I would like to ask the surfers of the world to rally together and to please help my friends out there. I know times are tough at the moment but any size donation would go a long way to helping the people of Samar. These guys are respected in the local community, and are willing to do whatever it takes to help people on the ground, they just need funds to make it happen. They know the lie of the land, and know how to get to rural villages to provide relief aid. This network of mates is strong, and they are committed to rebuilding their villages and restoring peace and tranquility on this beautiful island.
Any monetary donations can be sent to this bank account overseen by the Manila Surfers Association / MSA
For International Bank to Bank Money Transfers
Account Name: Manila Surfer’s Association
Account Number: 3031119598
Name of Bank: Chinabank Makati Main Branch
Swift Code: CHBKPHMM
If you so wish you can scan your donation transaction and mail it to MSA, they will then keep full records of where the cash has been spent. “We will be fully transparent with our aid efforts, people should not worry about their money being used wrongly”.
firstname.lastname@example.org is the email, anyone wanting to donate goods or extend a hand in any way please get hold of them on this address. Transaction receipts should be scanned and sent to this address too.
Our Connection to the Philippines
My brother and I took boats and buses up there from Cloud 9 back in 2000. We knew there had to be uncrowded waves in the area, so we just went for it. After two days of rough travel we arrived to the beach in the dark, and slept on the sand in our boardbags. We awoke to paradise and ended up staying for two months.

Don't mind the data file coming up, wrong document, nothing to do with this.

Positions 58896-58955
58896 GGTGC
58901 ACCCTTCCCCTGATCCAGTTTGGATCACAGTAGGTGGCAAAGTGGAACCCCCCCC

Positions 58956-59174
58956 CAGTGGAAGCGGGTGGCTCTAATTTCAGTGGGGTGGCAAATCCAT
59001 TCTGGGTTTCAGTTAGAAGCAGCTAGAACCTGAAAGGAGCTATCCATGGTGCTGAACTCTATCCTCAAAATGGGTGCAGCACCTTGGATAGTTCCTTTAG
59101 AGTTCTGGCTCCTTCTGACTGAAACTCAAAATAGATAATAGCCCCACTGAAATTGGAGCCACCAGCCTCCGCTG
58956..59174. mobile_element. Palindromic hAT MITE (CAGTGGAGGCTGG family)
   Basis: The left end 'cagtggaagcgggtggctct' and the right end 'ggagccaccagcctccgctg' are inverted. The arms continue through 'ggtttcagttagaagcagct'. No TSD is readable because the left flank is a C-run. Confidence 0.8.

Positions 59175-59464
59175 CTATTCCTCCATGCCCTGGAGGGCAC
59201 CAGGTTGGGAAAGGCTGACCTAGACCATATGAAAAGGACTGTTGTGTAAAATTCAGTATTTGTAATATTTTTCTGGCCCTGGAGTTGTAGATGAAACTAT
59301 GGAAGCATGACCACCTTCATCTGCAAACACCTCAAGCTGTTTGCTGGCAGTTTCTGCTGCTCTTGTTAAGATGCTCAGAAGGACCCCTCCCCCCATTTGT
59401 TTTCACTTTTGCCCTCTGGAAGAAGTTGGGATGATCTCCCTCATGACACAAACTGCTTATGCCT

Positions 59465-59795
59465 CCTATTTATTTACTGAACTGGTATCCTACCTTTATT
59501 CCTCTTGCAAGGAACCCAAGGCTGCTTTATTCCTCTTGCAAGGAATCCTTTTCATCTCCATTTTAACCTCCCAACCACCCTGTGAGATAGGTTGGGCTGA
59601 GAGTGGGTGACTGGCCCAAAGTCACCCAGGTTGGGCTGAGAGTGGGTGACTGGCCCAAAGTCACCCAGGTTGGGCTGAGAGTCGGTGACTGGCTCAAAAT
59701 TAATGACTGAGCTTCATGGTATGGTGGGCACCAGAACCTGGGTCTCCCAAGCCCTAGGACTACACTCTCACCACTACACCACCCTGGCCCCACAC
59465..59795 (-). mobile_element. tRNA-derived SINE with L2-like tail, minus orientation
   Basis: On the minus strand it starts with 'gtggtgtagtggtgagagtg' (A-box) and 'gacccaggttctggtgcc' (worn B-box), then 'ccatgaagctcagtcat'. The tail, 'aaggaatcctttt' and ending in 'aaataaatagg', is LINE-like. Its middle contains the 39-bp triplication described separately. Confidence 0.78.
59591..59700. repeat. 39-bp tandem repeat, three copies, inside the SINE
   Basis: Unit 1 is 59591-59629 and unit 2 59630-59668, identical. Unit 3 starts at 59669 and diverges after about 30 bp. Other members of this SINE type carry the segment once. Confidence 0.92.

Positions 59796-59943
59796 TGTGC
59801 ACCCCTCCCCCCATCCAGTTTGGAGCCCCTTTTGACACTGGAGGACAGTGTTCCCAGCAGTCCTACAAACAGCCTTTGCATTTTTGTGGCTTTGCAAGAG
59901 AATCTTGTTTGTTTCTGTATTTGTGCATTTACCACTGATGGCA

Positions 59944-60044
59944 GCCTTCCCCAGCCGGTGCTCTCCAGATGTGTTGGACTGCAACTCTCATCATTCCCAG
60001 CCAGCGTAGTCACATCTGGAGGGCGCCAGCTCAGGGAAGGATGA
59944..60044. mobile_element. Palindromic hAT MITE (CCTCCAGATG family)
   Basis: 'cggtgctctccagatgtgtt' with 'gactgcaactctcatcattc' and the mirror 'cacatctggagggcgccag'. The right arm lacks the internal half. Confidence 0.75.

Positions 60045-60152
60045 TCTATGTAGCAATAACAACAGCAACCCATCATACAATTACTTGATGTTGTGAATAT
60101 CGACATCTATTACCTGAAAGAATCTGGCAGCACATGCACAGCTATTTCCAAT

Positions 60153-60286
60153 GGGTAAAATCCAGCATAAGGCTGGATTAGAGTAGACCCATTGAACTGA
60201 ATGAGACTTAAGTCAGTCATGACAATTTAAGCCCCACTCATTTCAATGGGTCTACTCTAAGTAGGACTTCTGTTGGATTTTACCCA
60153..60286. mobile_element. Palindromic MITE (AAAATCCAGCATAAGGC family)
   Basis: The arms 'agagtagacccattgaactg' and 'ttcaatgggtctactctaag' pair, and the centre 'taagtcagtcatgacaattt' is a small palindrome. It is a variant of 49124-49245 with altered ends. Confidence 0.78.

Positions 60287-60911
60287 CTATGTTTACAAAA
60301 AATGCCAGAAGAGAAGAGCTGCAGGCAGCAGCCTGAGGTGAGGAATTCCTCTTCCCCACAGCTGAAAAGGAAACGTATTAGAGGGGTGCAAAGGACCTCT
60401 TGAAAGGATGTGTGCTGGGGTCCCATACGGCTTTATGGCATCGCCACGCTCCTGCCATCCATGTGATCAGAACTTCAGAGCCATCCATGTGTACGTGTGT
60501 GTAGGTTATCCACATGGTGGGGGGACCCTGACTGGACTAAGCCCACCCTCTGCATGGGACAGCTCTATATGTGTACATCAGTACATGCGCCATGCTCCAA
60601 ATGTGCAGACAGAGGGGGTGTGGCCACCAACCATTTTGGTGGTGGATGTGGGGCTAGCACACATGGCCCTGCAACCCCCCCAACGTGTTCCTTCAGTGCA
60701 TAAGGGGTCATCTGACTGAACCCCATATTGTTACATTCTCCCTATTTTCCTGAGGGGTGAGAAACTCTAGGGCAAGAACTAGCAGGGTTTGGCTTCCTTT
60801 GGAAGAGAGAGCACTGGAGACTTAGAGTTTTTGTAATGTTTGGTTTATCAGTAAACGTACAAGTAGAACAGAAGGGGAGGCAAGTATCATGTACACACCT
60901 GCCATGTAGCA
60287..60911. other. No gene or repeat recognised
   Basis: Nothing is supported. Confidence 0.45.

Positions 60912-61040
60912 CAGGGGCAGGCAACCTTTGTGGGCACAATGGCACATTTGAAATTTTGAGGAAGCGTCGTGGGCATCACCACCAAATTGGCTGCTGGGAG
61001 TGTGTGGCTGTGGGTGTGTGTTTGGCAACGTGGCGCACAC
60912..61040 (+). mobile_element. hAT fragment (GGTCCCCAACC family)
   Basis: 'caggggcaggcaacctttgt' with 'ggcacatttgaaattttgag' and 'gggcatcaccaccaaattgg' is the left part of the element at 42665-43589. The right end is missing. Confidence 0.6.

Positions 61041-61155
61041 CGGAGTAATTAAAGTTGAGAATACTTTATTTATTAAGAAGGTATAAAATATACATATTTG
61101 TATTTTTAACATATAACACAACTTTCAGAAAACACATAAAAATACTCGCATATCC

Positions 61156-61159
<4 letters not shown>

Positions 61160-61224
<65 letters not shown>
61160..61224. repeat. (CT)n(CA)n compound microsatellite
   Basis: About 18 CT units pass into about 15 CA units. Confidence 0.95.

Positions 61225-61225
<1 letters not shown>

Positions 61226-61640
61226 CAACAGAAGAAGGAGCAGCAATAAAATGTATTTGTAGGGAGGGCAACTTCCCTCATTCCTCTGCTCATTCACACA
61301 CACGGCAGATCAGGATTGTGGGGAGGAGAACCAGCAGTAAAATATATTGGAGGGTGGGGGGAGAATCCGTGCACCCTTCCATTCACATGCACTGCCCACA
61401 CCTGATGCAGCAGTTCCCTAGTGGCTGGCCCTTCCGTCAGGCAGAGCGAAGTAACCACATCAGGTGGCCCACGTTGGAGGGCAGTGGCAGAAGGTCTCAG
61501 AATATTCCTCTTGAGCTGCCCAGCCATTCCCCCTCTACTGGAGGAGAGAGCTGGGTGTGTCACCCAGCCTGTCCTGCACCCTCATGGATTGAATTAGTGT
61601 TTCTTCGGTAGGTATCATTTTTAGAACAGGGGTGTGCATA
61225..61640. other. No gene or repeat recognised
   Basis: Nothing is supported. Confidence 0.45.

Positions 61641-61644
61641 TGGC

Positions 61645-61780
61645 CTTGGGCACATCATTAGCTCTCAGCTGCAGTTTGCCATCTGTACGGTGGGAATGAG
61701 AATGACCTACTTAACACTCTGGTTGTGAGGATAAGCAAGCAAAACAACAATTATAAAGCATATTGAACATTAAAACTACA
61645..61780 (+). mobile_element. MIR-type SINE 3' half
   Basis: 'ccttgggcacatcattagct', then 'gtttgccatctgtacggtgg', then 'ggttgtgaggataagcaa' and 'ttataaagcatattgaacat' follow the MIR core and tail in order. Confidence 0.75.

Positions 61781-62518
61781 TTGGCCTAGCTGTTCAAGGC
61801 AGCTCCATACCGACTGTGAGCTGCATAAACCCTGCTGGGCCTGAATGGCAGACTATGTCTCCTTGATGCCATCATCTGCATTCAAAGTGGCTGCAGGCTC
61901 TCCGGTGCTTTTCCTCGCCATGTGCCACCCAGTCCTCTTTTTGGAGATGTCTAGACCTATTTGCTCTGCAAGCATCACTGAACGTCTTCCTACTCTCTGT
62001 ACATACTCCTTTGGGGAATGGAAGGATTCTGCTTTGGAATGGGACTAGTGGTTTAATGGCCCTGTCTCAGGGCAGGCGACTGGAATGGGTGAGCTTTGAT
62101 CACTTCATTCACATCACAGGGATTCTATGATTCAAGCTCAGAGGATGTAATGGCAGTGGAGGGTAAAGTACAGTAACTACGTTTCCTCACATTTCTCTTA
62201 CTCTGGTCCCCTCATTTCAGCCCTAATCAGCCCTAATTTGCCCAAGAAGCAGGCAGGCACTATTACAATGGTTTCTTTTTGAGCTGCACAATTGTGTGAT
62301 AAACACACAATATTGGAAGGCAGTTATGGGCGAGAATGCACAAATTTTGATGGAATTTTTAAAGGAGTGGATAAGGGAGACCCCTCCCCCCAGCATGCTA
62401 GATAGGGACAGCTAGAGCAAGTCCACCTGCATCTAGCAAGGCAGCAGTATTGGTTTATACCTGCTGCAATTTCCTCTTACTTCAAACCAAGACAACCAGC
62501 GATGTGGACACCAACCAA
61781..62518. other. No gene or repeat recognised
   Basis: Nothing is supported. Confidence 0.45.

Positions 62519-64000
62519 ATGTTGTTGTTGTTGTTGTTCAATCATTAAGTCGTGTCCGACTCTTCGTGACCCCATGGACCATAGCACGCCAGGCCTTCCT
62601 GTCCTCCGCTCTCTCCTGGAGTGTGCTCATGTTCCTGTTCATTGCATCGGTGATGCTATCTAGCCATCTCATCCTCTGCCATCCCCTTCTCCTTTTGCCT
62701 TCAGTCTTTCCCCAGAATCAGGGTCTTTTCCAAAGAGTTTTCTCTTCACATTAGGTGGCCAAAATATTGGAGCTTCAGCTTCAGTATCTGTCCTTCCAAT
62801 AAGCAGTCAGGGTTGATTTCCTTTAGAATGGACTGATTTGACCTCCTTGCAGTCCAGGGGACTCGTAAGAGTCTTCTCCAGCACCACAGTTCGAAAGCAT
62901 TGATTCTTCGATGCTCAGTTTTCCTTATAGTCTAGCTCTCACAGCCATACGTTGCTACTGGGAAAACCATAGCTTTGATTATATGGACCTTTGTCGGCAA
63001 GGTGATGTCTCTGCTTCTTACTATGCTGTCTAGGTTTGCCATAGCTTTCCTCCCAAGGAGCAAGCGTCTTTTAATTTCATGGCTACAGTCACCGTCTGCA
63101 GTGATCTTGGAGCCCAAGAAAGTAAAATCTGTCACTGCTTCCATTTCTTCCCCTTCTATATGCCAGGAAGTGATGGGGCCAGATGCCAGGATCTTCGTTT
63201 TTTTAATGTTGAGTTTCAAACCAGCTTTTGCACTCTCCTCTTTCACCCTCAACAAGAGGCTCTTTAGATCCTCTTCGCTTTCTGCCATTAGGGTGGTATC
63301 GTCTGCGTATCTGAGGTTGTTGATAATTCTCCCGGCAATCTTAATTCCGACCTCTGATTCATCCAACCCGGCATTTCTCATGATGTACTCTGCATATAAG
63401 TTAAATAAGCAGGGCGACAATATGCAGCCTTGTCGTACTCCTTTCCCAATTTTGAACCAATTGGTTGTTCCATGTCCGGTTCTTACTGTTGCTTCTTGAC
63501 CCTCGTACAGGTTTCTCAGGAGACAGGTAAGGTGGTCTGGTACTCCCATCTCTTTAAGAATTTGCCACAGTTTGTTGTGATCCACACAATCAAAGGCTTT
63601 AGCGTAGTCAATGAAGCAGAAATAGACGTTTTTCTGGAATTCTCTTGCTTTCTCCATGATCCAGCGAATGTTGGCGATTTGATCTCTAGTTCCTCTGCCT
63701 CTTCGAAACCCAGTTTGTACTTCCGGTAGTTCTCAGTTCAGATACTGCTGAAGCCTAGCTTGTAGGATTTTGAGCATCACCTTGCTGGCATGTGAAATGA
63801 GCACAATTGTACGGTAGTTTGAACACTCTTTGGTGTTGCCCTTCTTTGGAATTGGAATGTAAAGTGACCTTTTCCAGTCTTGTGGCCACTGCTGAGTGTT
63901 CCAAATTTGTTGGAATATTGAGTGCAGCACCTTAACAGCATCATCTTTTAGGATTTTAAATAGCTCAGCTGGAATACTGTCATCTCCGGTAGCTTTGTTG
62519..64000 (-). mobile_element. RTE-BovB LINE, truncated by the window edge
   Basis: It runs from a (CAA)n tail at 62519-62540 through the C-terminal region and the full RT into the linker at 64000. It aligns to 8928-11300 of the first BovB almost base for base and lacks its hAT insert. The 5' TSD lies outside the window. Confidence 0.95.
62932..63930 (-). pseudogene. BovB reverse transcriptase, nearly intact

One day we were spotted walking through town with boards and were introduced to the local surf crew. There were only about 10 surfers living on Samar, the 4th largest island in Philippines, and they were more than happy to show us around their coastline full of gems.
We met their families and they took us in and fed us, even gave us their beds to sleep in. The most hospitable folk I’ve ever met. I made it my mission to go back every year for extended stints through the typhoon season, and have nearly spent a year of my life in this area now, exploring the coast further and further with the local boys. Our trips were always full on adventures, taking dugout boats over the horizon to distant islands, surfing reef passes no one had ever seen before and visiting islands that had not seen westerners since World War Two.
One of the local surfers, Abdel Alecho, and two of his friends started up the Eastern Samar Surf Club, and they helped others to get involved in the sport, they built up the image of surfing through hard work, teaching less fortunate children how to surf and involved the mayor of Guiuan in local competitions and surf days. It was a privilege to see these guys develop surfing on their island.